Though it is a step-up from petroleum-based plastics, in the end, it is still a single-use product. It follows the linear take-make-waste model outlined by the Ellen MacArthur Foundation. Further, as we lack the waste-management facilities to properly compost these materials, they commonly end up in our landfills and can break down at a significantly slower rate, if at all.
At Micro YYC, we are hopeful that composting infrastructure will continue to evolve and improve to catch up to the innovations in packaging, but these things take time.
Luckily there are private composting companies in Calgary that can accept these materials.
More on that below...
We were as shocked as you are to find out that the City of Calgary does not accept PLA plastic in their green cart program.
The direct answer from the City of Calgary’s website: “The City of Calgary tested a variety of compostable coffee pods, compostable containers, and compostable cutlery. These items did not break down at the composting facility, leaving compostable plastic pieces behind. This contamination increases costs and impacts the quality of the finished compost. As a result, bio-based and “compostable” plastics should be put in the garbage.”
In short - our city’s composting process is not hot or long enough to create the conditions to break down compostable plastic packaging.
And unfortunately - here comes the part where we burst your optimistic recycling bubble (sorry!) - that #7 triangle on the bottom of the package does not make it recyclable. (See why in our “why compostable” answer above).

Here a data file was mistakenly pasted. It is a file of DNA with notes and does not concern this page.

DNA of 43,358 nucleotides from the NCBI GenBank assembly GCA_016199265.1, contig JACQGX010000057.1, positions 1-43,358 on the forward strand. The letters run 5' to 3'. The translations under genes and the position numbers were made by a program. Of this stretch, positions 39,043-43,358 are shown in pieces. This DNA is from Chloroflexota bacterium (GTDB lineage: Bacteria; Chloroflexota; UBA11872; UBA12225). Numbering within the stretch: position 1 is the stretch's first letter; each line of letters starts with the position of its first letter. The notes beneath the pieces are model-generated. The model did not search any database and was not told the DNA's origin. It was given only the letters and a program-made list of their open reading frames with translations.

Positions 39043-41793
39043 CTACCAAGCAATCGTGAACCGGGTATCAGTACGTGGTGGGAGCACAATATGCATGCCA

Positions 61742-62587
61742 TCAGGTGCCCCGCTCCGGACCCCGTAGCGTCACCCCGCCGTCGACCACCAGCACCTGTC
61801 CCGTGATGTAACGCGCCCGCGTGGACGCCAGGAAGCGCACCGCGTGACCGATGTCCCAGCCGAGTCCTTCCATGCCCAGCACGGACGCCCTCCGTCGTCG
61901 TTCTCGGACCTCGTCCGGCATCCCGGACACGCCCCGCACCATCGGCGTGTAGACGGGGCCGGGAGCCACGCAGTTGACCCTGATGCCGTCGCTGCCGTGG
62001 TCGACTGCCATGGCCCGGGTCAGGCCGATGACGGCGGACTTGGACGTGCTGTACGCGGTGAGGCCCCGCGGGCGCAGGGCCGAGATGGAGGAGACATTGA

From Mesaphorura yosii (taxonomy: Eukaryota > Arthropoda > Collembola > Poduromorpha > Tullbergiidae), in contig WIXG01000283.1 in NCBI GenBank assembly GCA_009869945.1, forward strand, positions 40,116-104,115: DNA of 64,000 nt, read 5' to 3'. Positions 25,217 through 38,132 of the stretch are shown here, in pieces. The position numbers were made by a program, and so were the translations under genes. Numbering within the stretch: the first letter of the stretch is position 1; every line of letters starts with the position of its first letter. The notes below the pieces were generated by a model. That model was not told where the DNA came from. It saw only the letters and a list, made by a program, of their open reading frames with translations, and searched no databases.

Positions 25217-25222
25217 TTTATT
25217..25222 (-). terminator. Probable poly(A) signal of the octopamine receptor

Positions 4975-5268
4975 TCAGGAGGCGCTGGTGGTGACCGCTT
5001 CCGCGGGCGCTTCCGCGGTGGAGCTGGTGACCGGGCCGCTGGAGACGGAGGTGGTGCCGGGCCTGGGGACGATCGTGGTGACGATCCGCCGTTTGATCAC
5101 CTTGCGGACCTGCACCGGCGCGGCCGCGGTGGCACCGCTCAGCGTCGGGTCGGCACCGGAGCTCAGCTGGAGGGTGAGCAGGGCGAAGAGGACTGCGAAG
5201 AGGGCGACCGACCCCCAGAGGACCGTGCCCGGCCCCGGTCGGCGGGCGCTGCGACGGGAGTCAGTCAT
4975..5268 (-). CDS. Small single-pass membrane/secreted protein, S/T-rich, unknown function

YES! Remove the label and bring your used containers back to the participating community partners below to be composted through Micro YYC’s Takeback Program. Returned containers will either be sent for composting through our partners’ private waste collection services or returned to Micro YYC and sent to bluplanet recycling for composting.
- YYC Growers
- Blush Lane Stores (all 3 locations)
- The Tomato Man (Calgary Farmers’ Market vendor)
- Gull Valley Greenhouses (Calgary Farmers’ Market vendor)
- …stay tuned as we add more partners!
We have chosen compostable plastic as an alternative to petroleum-based plastic, and see it as a step in the right direction. But, we want to work towards creating a circular economy for our packaging. This means choosing containers that will be used and used again, instead of being thrown out.
To achieve this goal, we've developed our Zero Waste Initiative to take matters into our own hands and establish a better way to deliver our fresh, local greens in the most sustainable way we can. We are changing the game – one micro-step at a time.
Tip #1 - Bring your reusable cup, container, utensils & napkin on the go: